As part of the Skills and Employment for Tongans (SET) Project, the World Bank is supporting the Tongan government to implement the cash transfer program, with the main recurring payments of TOP250 (US$110) designed to assist with school fees and other educational costs for over 2,000 Tongan high school students.

An additional one-off payment of TOP200 is also provided to assist vulnerable Tongan families deal with the economic fallout of the COVID-19 (coronavirus) pandemic. The families who received both payments were identified through a nationally run poverty means test.

The SET project works through Tonga’s Ministry of Internal Affairs and the Ministry of Education and Training to directly address Tonga’s high secondary school drop-out rates – which have reached around 20 percent of students annually – as well as ensuring those that have dropped out of secondary school have alternative vocational and learning pathways.

“The conditional cash transfer for vulnerable households in Tonga is a blessing for these families. It will provide financial support to vulnerable families to keep their children in school and assist with the purchase of needed school supplies,” said Prime Minister, the Hon. Rev. Dr. Pohiva Tu’i’onetoa.

The Skills and Employment for Tongans project will also ensure technical and vocational education and training courses are improved to help students build skills to make them more employable in Tonga, as well as through Australian or New Zealand employment programs.

“The transfer of these funds shows that the SET project is about much more than creating formal employment opportunities – it is about ensuring families can support their children in reaching their full potential. We are also thrilled that the project has been able to be adjusted to provide needed rapid assistance to vulnerable families in the wake of the COVID-19 epidemic,” Natalia Latu, the World Bank’s Liaison Officer to Tonga said at the event.

Additionally, it was also announced that 125 students in post-secondary technical and vocational education and training (TVET) institutions will have their course fees paid by the project. These student support funds will be paid directly to training institutions to assist the students build skills that make them more competitive in global and domestic labor markets.

Skills and Employment for Tongans (SET) is funded through a US$18.5 million grant from the International Development Association, the World Bank’s fund for the most in-need countries. A US$2.4 million grant from the Australia-Pacific Islands Partnership Trust Fund will also support the project.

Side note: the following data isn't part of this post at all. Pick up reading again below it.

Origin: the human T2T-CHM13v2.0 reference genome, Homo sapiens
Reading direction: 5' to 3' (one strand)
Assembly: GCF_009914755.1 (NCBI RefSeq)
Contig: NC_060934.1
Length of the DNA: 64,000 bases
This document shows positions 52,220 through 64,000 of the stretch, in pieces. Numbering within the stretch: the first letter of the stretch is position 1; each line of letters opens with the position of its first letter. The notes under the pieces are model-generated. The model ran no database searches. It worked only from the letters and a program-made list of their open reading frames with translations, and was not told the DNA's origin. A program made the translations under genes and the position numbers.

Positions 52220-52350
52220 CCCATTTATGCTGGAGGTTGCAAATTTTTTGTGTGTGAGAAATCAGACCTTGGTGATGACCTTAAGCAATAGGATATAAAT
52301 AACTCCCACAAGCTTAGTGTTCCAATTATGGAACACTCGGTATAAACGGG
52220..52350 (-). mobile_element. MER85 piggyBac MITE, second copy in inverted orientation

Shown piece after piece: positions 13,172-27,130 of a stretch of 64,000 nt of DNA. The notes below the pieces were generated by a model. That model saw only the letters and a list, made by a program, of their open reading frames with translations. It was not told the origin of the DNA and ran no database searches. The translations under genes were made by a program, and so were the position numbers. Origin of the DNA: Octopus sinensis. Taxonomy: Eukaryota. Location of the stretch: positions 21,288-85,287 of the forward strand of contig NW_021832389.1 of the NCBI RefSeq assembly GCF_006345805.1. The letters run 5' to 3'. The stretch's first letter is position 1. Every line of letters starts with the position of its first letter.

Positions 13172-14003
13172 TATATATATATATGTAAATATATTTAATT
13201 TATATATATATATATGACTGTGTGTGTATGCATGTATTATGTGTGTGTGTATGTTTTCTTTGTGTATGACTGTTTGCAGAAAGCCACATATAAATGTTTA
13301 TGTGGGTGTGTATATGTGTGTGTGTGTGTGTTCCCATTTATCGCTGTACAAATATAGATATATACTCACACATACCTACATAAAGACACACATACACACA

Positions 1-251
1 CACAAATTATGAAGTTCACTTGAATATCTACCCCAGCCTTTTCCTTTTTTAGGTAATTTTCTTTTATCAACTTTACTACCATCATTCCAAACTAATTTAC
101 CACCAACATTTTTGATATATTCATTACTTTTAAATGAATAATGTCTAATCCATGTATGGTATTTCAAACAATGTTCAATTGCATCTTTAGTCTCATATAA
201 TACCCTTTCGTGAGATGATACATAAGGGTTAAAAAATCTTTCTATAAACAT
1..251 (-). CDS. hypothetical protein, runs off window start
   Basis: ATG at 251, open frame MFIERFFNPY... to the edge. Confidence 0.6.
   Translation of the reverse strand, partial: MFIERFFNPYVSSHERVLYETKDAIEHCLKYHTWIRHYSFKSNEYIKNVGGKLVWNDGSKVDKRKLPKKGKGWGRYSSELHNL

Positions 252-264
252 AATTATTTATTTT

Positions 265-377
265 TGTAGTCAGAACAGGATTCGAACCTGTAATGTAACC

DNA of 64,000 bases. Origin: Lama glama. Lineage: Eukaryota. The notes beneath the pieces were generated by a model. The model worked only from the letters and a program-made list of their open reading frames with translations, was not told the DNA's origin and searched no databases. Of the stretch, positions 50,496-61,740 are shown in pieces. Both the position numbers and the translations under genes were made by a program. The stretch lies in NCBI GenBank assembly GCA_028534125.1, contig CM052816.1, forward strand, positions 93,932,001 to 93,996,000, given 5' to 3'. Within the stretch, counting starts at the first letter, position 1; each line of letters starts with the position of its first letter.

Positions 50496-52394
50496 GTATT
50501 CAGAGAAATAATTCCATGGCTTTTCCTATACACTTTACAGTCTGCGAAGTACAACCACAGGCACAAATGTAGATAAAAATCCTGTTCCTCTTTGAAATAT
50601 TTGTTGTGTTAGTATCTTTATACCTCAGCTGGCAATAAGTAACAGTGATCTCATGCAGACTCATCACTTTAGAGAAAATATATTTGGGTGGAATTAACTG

US alleges discrimination, moves to regulate AI’s chartered flights under Vande Bharat Mission

The United States has described as “discriminatory and restrictive” the Indian government not allowing American carriers operate chartered flights on Indo-US routes even though Air India was doing so under the Vande Bharat Mission.

Therefore, Air India will not be allowed to operate any chartered flight on Indo-US routes from July 22 onward unless specifically permitted by the US’ Department of Transportation (DOT), said an official order of the DOT on Monday.

“We are taking this action because the Government of India (GoI) has impaired the operating rights of US carriers and has engaged in discriminatory and restrictive practices with respect to US carrier services to and from India,” said the DOT order.

Scheduled international passenger flights have been suspended in India since March 25 due to the coronavirus pandemic.

Air India started international chartered flights under Vande Bharat Mission from May 6 to help people stranded abroad return home amid the pandemic. It has been operating chartered flights on Indo-US routes since May 18 where tickets on both the legs are sold.

While tickets on the India-US leg are sold through Air India’s website to the public, the seats on the US-India leg have to be purchased after contacting the Indian Embassy in the US.

The US Department of Transport said it appears that Air India may be using its passenger repatriation charters as a way of circumventing the Government of India-imposed prohibition of all scheduled international services.

“On May 26, 2020, Delta Air Lines, Inc. (“Delta”), via letter, requested permission from the Indian Ministry of Civil Aviation (MoCA) to perform repatriation charter services similar to those provided by Air India. To date, Delta has not received approval to perform the requested repatriation charters,” the DOT said.

Explaining further, the DOT said Air India released a schedule for additional flights on June 3 that includes 49 US-India round-trip charter flights that are scheduled to operate between June 10-July 1.

“On June 13, Air India released a schedule for 10 additional repatriation flights between June 20-July 3,” it said.

Prior to the March 25th suspension of scheduled passenger services, Air India operated 34 round-trip flights per week to the United States.